Room 239's mirror was purportedly on the wall for approximately ten days before the accident. ECF No. 42, PageID.1123. During this time, construction work continued in the hotel, which Defendant argues caused the rooms' walls to vibrate, including Room 239. Id. Defendant further denotes that Moonbeam was assembling furniture-including new, bulky vanity sets for the bathrooms-in the second-floor standard rooms during this time. Id. at PageID.1118. According to Mr. Sabbagh, Moonbeam would “take control of the rooms and work in them to assemble the furniture” once Defendant left for the day. ECF No. 42-3, PageID.1159.

         C. Post-Accident Inspections

         On the afternoon of the accident, the mirror was allegedly moved from Room 239 to the hotel manager Mr. Gary Sabbagh's office. ECF No. 47, PageID.1502. Defendant then hired an independent adjuster, John Burke to inspect and photograph both Room 239 and the fallen mirror. Id.

         Defendant also retained investigator Paul Izzo. ECF No. 47, PageID.1502. Mr. Izzo inspected Room 239, the mirror, and the cleats on February 28, 2017. Id. He denoted that the mirror cleats showed “no evidence of damage or distress.” ECF No. 47-21, PageID.1813. After Mr. Izzo's inspection, the mirror was moved to an evidence storage unit in Connecticut. ECF No. 47, PageID.1503.

         During discovery, Plaintiffs retained expert witness Mr. Brian J. Tognetti. Plaintiffs and Mr. Tognetti posit that the mirror was not properly installed, thus allowing it to fall onto the exposed water line. ECF No. 47, PageID.1496. Mr. Tognetti examined the evidence in Connecticut and inspected the bathroom in Room 239, along with its lighting fixture. Id. at PageID.1496. While in the room, Mr. Tognetti purportedly “documented scrapes and gashes on the mirror and the wallpaper in Room 239 that are consistent with the mirror falling.” Id. Based on the physical evidence and his own inspections, Mr. Tognetti opined that Defendant's poor workmanship and violations of the Michigan Rehabilitation Code for Existing Buildings (“MRCEB”) caused the mirror to fall onto the exposed water line. Id.

         D. Defendant's Present Motion for Summary Judgment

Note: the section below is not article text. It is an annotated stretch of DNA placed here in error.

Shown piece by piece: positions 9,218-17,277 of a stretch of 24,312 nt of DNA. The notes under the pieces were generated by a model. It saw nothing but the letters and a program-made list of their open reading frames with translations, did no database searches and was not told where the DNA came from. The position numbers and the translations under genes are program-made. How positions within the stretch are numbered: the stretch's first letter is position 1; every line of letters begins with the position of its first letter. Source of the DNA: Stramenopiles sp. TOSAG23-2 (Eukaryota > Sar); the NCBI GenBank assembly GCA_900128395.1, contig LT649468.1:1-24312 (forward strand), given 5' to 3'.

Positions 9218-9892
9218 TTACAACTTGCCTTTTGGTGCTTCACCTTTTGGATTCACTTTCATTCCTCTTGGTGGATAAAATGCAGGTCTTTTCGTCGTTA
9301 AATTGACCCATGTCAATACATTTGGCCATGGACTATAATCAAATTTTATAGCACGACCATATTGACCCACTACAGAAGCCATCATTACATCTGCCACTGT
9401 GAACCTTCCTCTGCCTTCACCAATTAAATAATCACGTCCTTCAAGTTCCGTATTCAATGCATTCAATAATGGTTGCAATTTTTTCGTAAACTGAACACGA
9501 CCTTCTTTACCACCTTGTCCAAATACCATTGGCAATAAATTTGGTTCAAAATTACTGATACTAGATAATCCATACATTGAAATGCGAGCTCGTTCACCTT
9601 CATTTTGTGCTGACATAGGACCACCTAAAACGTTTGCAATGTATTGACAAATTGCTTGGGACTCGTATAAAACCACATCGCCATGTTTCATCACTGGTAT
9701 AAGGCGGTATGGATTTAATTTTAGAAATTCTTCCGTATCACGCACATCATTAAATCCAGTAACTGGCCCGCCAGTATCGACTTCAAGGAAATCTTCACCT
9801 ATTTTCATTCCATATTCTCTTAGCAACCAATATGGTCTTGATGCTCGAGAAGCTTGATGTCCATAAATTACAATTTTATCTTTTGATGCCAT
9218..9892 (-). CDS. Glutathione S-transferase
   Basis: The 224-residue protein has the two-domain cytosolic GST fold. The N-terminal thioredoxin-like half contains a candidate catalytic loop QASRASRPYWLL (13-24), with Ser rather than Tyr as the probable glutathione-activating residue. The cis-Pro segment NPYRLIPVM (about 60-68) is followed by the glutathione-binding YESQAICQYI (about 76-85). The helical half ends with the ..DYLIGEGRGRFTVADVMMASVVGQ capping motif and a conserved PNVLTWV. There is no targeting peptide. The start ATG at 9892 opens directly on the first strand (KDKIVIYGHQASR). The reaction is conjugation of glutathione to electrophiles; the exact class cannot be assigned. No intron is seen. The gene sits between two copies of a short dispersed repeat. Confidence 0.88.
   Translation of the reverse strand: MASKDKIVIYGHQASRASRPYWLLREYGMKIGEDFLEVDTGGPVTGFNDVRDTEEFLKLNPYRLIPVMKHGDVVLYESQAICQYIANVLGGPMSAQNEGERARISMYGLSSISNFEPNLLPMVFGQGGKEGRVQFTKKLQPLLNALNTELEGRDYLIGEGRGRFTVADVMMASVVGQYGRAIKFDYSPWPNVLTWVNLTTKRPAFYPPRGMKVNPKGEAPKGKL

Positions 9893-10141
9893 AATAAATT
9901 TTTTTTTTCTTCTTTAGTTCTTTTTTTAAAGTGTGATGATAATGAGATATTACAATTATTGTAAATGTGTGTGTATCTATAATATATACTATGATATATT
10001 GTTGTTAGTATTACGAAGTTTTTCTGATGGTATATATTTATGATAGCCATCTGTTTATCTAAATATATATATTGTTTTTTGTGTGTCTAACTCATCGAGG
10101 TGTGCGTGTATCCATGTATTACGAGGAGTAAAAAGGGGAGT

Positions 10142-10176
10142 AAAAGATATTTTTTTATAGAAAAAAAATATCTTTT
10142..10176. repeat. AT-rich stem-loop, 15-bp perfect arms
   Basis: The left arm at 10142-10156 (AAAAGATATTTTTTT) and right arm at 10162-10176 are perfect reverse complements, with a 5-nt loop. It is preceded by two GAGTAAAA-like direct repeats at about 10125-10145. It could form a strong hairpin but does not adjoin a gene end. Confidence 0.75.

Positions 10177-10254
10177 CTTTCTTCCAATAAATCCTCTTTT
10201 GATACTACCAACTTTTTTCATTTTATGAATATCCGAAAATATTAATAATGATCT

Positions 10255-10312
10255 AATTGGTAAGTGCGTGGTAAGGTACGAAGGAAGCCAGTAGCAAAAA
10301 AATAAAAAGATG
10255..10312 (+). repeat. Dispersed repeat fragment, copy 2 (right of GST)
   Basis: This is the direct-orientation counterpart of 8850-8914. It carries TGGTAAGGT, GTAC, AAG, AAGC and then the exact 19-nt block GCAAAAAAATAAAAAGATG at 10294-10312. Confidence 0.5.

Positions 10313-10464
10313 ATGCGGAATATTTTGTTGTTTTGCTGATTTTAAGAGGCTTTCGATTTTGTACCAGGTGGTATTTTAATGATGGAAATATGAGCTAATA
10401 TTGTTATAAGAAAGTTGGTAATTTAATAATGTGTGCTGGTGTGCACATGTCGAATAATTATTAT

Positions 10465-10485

Defendant now moves for summary judgment in this matter. First, Defendant asserts that Plaintiffs' negligence claim is based solely on speculation and conjecture and thus they cannot prove causation. ECF No. 42, PageID.1136. Second, Defendant argues that Plaintiffs cannot show that they are entitled to indemnity. Id. at PageID.1140.

         Plaintiffs opposed Defendant's Motion on September 20, 2019, arguing that the physical evidence, witness testimony, and their expert's opinion establish that its lawsuit is not speculative nor based on conjecture. ECF No. 47, PageID.1495. Further, Plaintiffs purport that there are “multiple issues of material fact that also prevent summary judgment” for the negligence and indemnity. Id. Defendant filed its Reply on October 3, 2019. ECF No. 51.

         III. Legal Standard

         Federal Rule of Civil Procedure 56(a) empowers the court to render summary judgment forthwith “if the pleadings, depositions, answers to interrogatories and admissions on file, together with the affidavits, if any, show that there is no genuine issue as to any material fact and that the moving party is entitled to judgment as a matter of law." See Redding v. St. Eward, 241 F.3d 530, 532 (6th Cir. 2001). The Supreme Court has affirmed the court's use of summary judgment as an integral part of the fair and efficient administration of justice. The procedure is not a disfavored procedural shortcut. Celotex Corp. v. Catrett, 477 U.S. 317, 327 (1986); see also Cox v. Kentucky Dept. of Transp., 53 F.3d 146, 149 (6th Cir. 1995).

         The standard for determining whether summary judgment is appropriate is "'whether the evidence presents a sufficient disagreement to require submission to a jury or whether it is so one-sided that one party must prevail as a matter of law.'" Amway Distributors Benefits Ass'n v. Northfield Ins. Co.,323 F.3d 386, 390 (6th Cir. 2003) (quoting Anderson v. Liberty Lobby, Inc., 477 U.S. 242, 251-52 (1986)). The evidence and all reasonable inferences must be construed in the light most favorable to the non-moving party. Matsushita Elec. Indus. Co., Ltd. v. Zenith Radio Corp., 475 U.S. 574, 587 (1986); Redding, 241 F.3d at 532 (6th Cir. 2001). "[T]he mere existence of some alleged factual dispute between the parties will not defeat an otherwise properly supported motion for summary judgment; the requirement is that there be no genuine ...